That line was made famous by Ronald Reagan when he was running for office against President Jimmy Carter in 1980. It was used by then Mr. Reagan as a way to diffuse opponents who harped upon the same issues over and over.
Well the media is at it again. The media loves its headlines and of course they need to sell papers so itâ€™s not put past them to choose a sensational attention grabbing headline and find data to support it.
Take the August 19, 2010 report on home sales in the Bay Area. The headline in the San Jose Mercury read â€œPeninsula home sales plunge in Julyâ€. Define plunge?
They reported, â€œAfter steadily rising for several months, Peninsula home sales plummeted to near-historic lows in July as demand remained tepid and the federal homebuyer tax credits that had helped caffeinate the marketplace in the past year finally went away".
When were these â€œnear historic lowsâ€? How near and how low were they?
Clearly the article is saying sales are down, and they are, but they fail the test of balanced journalism when they neglect to add the caveat â€œas expectedâ€.
The accuracy of their article is subject to scrutiny as well. I reviewed our own analysis which we do every month since I didnâ€™t recall being impressed by the large discrepancy in year-over-year sales mentioned in their article.
Our data is mined from the Multiple Listing Service. It doesn't contain all home salesâ€”just ones which were listed with real estate agents. The percentage of homes which transfer ownership without the involvement of a real estate professional remains consistently a small percentage of all the homes which transferâ€”consistent being the operative word since the delta from one month to another is negligible.
Our statistics showed 385 single family homes closed escrow in July 2010, down from 393 in July 2009. According to our data the number of fewer sales this July compared to last were just eight, or 2%.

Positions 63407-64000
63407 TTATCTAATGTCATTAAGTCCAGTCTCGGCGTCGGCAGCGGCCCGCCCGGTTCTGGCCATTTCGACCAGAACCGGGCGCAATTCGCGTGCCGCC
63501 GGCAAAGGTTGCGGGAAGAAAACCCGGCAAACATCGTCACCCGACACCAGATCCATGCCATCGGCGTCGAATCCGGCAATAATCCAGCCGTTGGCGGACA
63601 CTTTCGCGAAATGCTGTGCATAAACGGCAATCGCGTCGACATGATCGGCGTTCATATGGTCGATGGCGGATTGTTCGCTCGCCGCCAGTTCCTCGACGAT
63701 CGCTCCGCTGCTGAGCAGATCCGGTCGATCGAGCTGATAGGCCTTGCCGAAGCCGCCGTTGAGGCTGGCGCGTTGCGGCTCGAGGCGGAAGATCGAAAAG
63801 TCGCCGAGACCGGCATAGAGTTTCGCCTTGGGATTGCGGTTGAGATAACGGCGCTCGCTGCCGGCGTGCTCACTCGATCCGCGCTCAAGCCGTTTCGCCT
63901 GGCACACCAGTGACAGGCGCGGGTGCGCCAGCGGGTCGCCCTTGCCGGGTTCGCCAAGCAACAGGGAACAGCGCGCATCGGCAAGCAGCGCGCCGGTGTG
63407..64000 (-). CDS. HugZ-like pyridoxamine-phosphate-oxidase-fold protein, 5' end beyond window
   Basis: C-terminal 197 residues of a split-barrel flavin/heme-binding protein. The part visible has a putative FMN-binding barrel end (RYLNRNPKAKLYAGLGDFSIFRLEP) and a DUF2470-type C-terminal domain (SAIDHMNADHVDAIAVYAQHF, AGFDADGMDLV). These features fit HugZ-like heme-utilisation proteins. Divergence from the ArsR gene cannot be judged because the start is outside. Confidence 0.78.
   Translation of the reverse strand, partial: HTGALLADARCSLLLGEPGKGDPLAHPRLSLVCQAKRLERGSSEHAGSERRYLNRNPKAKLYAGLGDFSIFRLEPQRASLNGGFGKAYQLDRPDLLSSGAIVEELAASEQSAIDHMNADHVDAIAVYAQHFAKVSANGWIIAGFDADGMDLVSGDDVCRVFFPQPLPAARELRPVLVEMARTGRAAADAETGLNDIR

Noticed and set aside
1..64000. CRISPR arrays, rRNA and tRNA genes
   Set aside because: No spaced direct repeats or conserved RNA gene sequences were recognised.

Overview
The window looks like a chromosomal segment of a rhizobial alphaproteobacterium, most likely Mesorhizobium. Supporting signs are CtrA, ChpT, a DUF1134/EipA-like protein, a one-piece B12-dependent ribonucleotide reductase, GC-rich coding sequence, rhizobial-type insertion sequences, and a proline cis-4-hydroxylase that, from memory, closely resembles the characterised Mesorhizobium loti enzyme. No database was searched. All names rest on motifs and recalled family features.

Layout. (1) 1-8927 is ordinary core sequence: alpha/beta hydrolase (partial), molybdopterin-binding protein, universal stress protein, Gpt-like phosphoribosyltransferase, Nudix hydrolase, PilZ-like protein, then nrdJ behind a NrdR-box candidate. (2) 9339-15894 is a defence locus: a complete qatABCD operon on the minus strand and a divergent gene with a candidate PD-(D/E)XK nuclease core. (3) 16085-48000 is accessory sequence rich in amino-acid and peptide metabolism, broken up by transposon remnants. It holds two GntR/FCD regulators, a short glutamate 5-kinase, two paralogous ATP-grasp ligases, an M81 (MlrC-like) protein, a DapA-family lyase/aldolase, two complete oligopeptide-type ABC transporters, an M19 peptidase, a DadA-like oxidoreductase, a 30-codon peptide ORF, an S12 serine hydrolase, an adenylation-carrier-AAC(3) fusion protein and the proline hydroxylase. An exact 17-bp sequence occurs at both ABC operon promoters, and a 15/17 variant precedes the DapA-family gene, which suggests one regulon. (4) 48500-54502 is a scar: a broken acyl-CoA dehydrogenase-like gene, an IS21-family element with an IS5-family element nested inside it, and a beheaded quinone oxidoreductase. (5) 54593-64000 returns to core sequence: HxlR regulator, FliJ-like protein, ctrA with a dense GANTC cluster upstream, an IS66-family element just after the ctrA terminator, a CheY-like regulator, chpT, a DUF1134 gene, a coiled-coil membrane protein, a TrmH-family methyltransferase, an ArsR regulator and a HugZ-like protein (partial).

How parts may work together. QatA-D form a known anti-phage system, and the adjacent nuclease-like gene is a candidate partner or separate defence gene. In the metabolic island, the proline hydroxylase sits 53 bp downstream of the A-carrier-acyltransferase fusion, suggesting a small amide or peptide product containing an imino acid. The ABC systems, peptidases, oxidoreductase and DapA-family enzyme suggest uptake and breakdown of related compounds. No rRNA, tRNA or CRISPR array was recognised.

The San Jose Mercury claimed it was the lowest month for home sales in 20 years. But how many fewer homes sold? They donâ€™t say. They also donâ€™t mention that Dataquick, the source cited in their article as the resource for their reporting, issued a statement on August 19th, 2010 (the date cited as being used by the San Jose Mercury) saying that they only estimated the sales for San Mateo County:
â€œSan Diego-based MDA DataQuick is a division of MDA Lending Solutions, a subsidiary of Vancouver-based MacDonald Dettwiler and Associates. MDA DataQuick monitors real estate activity nationwide and provides information to consumers, educational institutions, public agencies, lending institutions, title companies and industry analysts. Because of late data availability, sales were estimated in Alameda and San Mateo counties.â€
But more to the point, industry experts predicted that home sales would drop after the expiration of the housing stimulus tax credit on May 1, 2010. Last yearâ€”the year used for comparing salesâ€”the tax credit was still available in July. One only has to go back to 2007 to see sales as low as they were this July, not 20 years.
In Santa Clara county they report: â€œ1,159 single-family resale homes that closed escrow represented a drop of 24.3 percent from the 1,531 sold a year earlier, making this the second-slowest July since 1990, according to figures released Thursday by the real estate information service MDA DataQuick.
I didnâ€™t bother to verify any of this information. But letâ€™s assume itâ€™s more accurate than what they reported about San Mateo County. Sales havenâ€™t been this low sinceâ€¦1990. Why does that date ring a bell? Itâ€™s the date of the last housing downturn. So what their report tells us is home sales drop when the housing market drops, and sales have not started to pick up yet, because they no doubt will someday.
But what the report does is continue to fan the flames of consumer skepticism. Unless and until the housing market recovers, the rest of the country will suffer. Responsible reporting might help us get back on track sooner rather than later. We expect the factsâ€”the newsâ€”good or bad. Just donâ€™t skew what you choose to report to further your own agenda.